Benjamin Netanyahu easily defeated a radical Jewish settler in the race to lead Israel’s hardline Likud Party on Tuesday, a party official said, boosting his ambitions to reclaim the country’s premiership.
While Netanyahu’s victory had been all but assured, a strong showing by challenger Moshe Feiglin could have shored up Israel’s extreme right and hurt Netanyahu’s efforts to rehabilitate Likud after it was trounced in national elections last year. Recent polls have crowned Netanyahu, Likud’s leader since late 2005, as the front-runner for Israel’s top job.
With more than 80 percent of the primary votes tallied, Netanyahu was out way ahead with 73 percent to Feiglin’s 22 percent, party executive director Gad Arieli said. Final results were expected early today.
Seoul, South Korea
Hundreds missing, dead from flooding
Torrential rains in North Korea have forced thousands of families from their homes and left at least 200 people dead or missing, an aid official said Tuesday, adding that the worst floods there in a decade will worsen Pyongyang’s already precarious ability to feed its people.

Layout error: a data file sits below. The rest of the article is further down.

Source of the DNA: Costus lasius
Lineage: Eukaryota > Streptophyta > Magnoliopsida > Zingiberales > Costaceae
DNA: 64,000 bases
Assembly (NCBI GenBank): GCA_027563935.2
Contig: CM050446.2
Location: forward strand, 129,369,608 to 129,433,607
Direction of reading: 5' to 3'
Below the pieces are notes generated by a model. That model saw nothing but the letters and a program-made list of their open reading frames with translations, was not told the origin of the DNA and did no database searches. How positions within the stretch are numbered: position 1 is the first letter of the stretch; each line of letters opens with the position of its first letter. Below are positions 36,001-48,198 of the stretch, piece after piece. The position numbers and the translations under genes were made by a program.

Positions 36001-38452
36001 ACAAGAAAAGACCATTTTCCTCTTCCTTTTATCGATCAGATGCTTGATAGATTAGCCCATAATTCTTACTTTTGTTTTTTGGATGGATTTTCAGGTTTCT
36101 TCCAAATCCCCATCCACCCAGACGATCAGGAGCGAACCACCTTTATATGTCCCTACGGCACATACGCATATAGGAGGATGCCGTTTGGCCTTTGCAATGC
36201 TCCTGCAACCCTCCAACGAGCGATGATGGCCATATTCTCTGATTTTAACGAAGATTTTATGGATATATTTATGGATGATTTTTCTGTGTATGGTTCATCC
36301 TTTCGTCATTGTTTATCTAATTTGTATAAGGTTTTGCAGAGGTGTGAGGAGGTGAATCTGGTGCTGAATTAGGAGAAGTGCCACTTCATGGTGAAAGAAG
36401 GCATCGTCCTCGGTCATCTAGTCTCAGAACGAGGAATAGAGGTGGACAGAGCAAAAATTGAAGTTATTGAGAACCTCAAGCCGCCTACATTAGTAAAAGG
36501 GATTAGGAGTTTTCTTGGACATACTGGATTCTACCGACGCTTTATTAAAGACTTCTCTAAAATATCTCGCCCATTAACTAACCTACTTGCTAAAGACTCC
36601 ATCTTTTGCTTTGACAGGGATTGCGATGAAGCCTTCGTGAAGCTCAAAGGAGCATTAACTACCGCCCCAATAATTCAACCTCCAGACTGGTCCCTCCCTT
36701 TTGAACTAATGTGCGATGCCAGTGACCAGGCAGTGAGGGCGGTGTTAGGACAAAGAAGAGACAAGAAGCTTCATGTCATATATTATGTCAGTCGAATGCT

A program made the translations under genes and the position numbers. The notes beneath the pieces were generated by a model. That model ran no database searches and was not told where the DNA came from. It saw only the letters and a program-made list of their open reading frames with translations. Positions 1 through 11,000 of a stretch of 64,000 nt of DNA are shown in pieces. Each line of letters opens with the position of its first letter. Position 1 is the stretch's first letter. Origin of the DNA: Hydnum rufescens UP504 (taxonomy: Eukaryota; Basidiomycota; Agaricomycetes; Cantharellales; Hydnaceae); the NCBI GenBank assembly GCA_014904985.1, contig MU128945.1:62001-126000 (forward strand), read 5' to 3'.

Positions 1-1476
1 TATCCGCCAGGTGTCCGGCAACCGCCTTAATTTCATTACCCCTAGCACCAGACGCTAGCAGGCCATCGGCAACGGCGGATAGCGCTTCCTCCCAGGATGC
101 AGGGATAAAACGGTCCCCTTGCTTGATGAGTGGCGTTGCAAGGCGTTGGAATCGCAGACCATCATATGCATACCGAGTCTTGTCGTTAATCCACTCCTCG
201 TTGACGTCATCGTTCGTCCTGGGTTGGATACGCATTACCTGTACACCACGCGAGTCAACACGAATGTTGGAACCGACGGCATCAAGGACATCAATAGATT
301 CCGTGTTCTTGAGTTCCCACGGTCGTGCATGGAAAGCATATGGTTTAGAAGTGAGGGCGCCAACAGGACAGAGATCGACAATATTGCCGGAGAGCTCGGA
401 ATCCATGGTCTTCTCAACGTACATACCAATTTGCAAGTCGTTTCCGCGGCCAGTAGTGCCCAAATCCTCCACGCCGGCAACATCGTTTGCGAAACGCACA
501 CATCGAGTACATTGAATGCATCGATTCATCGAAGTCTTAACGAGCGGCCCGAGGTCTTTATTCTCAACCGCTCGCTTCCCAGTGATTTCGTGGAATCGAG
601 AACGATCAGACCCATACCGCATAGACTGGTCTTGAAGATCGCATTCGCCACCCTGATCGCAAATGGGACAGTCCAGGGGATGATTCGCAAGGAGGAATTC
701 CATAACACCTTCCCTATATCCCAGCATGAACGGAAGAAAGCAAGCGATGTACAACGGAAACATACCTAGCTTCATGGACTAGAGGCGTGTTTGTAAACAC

To cope with damage from the storms that began last week, North Korea has asked the United Nations to assess the situation in affected regions as part of a preliminary request for assistance – an indication of the dire situation in the impoverished nation.
The latest floods began last week. North Korean state media reported that “hundreds” were dead or missing, without giving further detail on casualties.
Prime minister shakes up Cabinet
Canada’s prime minister replaced his embattled defense minister Tuesday in a major Cabinet overhaul apparently aimed at re-energizing his minority Conservative government.
Defense chief Gordon O’Connor, the focus of opposition protest over his handling of Canada’s role in Afghanistan, was replaced by Peter MacKay, who had been foreign minister.
In all, Prime Minister Stephen Harper made changes to 10 ministerial positions in the shakeup. But the replacement of O’Connor, who will now lead the revenue ministry, was a major element. Opposition parties charged that O’Connor made conflicting statements about what the military knew about the torture of Taliban detainees after they were handed over to Afghan authorities.
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